At around $3 for a medium, the Tim’s version is the cheapest (the others can reach into the $5 range) and comes topped with whipped cream and crumbly pumpkin-spiced cookie. Like the rest of them, it smells vaguely of nutmeg, perhaps cinnamon.
After a few sips, the cookie, cream, coffee and “natural” spices just beat on the palate like a toddler playing drums. Sweet at first, then cloying.
Same deal with the baked goods at Tim’s and Starbucks. Since Timmy’s Pumpkin Pie Doughnut and Pumpkin Bagel were sold out in the early morning on a recent weekday, the Pumpkin Spice Muffin (carrot muffin with allspice?) and Timbits (tastes like sugar) had to suffice.
It would have been nice to sample McDonald’s Pumpkin Spice Latte but, according to spokesperson David Ford, GTA stores have all but sold out.
“PSL is a very popular flavour for us,” he writes in an email. But, he continues: “we’re pleased to be launching two new exciting flavours . . . for the holiday season: Crème Brulee Latte and Peppermint Mocha.”
You heard it here first, folks. But back to PS.
A scouring of several grocery and specialty food stores in Toronto yields few packaged PS items. Among them, a Spiced Pumpkin Pie Clif Bar and Pillsbury’s limited edition bake-at-home PS cookie dough.
The Clif bar reads of cloves and cinnamon. But its spice is outpaced by the stale smell, characteristic of the product in general.
The cookie, by contrast, smells the part. Flattened into discs, the uncooked dough is squash-coloured: deep, golden-yellow and flecked with white bits of “cream cheese flavoured chips.”
The raw morsels are moist and pliable, perfect for nibbling. But sweetness — sugar is the dominant flavour — quickly overwhelms.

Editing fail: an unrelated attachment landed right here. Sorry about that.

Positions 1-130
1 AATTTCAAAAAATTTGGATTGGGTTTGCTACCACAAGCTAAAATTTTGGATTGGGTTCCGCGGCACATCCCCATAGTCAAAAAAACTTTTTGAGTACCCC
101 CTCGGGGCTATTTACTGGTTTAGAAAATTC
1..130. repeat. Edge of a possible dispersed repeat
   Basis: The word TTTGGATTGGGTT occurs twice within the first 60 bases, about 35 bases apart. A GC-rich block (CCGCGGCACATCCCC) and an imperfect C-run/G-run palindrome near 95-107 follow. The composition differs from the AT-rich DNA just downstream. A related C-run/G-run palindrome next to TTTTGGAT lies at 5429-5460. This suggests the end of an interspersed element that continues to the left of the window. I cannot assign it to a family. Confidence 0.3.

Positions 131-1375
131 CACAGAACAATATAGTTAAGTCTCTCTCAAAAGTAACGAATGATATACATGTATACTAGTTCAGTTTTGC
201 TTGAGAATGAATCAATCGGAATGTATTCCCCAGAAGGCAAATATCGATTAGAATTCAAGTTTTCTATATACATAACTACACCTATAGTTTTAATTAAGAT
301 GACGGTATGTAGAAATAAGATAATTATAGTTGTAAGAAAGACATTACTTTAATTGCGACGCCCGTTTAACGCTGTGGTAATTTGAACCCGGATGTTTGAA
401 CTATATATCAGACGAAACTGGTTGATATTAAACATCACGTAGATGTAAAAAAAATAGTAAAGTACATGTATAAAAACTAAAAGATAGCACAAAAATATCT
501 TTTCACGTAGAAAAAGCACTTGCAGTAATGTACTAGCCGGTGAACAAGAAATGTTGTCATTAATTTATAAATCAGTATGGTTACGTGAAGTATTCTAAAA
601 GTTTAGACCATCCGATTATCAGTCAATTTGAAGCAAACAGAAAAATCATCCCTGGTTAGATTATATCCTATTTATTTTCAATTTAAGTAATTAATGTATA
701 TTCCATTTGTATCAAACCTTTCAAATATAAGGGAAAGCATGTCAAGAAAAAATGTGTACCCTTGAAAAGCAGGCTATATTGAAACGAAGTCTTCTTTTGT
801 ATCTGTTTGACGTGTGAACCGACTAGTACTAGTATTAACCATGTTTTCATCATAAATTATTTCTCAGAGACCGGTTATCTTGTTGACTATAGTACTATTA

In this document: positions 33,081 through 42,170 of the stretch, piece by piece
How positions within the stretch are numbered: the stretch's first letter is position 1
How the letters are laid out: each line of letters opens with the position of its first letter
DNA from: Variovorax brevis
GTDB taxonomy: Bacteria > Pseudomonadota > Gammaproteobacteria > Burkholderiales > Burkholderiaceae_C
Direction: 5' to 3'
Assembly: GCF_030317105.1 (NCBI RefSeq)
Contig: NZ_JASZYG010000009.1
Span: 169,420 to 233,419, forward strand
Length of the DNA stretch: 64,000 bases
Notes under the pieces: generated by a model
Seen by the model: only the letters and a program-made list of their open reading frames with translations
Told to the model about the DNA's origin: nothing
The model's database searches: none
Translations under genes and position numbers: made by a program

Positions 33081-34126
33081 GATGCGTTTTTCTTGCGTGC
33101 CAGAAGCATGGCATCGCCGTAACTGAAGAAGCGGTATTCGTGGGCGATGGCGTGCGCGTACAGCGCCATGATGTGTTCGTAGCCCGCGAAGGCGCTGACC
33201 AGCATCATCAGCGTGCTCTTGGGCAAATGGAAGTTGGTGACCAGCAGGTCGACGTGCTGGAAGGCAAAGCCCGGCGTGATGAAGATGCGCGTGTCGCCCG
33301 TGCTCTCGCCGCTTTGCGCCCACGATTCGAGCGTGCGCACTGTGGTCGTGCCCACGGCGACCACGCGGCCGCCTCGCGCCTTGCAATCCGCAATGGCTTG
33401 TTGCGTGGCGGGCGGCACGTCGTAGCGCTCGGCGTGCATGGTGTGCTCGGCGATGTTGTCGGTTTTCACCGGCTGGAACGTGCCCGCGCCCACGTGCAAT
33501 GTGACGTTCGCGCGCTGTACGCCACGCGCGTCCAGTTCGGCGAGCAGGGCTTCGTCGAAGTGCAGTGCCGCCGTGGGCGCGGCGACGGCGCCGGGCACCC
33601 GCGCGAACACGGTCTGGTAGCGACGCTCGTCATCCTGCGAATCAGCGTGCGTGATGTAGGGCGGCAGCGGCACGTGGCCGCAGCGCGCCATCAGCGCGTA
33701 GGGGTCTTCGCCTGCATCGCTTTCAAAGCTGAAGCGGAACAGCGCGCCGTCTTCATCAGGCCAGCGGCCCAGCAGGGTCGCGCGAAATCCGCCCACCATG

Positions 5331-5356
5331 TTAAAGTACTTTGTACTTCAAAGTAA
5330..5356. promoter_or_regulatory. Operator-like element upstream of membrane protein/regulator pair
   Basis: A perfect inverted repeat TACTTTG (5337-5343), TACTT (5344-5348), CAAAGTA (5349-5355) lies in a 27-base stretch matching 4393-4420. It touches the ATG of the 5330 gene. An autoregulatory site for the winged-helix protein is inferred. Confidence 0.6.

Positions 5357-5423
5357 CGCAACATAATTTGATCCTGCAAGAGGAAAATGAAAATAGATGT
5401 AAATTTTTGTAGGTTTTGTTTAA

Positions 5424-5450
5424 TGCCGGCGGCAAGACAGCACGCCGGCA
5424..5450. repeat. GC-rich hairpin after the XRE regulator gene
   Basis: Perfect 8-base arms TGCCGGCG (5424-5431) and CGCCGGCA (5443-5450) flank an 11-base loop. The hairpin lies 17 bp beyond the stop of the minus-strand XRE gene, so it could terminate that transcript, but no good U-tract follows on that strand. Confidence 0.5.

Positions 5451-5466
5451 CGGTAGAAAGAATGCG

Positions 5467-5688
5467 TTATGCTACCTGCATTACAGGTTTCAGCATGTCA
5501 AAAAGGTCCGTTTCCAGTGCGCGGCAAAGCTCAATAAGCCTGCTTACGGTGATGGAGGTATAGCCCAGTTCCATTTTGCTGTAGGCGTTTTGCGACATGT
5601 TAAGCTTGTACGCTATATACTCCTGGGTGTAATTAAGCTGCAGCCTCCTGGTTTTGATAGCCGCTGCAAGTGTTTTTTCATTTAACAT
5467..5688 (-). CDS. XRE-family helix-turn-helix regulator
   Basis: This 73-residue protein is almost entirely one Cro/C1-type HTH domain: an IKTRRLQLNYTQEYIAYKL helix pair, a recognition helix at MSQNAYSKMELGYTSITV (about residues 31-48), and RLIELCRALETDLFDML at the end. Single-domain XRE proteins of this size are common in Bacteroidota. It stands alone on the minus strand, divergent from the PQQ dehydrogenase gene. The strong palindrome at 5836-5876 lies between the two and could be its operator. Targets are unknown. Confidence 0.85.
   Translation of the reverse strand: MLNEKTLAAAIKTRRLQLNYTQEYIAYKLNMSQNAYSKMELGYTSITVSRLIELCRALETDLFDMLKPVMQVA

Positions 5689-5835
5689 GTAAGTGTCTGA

The ingredient list in the dough also includes “pumpkin flakes.” While you’d think the large, orange vegetable would most surely factor into pumpkin spiced products, it is more of a rarity.
Pumpkin spice usually refers to a kicky blend of ground nutmeg, cloves, allspice, ginger and cinnamon, which is often added to tasteless pumpkin mash for that signature PS flavour.
In England, this specific blend of spices is known as “mixed spice,” according to Allison Johnston, owner of The Spice Trader on Queen St. W.
“It’s more popular in the fall,” Johnston says. “But it’s all year round too, because people realize it’s for all their baking needs.”
A read of the labels on pumpkin-spiced whisky and a variety of pumpkin ales available at the LCBO was a pleasant surprise. Actual pumpkin is an ingredient in the Great Lakes Brewery Pumpkin Ale, St. Ambroise’s The Great Pumpkin Ale and Steamworks’ Pumpkin Ale, though — in a taste test — the flavour of the squash wasn’t always detectable.
Unlike many other pumpkin spice products, the specialty alcohols are top sellers, says LCBO spokesperson Heather MacGregor. This year, liquor stores sold 12 different types of pumpkin and pumpkin-spiced beers and ales — double what was available in 2011.
Brewers have been experimenting with different flavours, MacGregor says, and “customers like it.”
But our taste test panel wasn’t won over by Spicebox pumpkin spiced Canadian whisky, a caramel-coloured elixir of potent butterscotch fragrance. “The ’90s called,” said the Star’s Linda Barnard, a former cocktail columnist. “They want their Schnapps back.”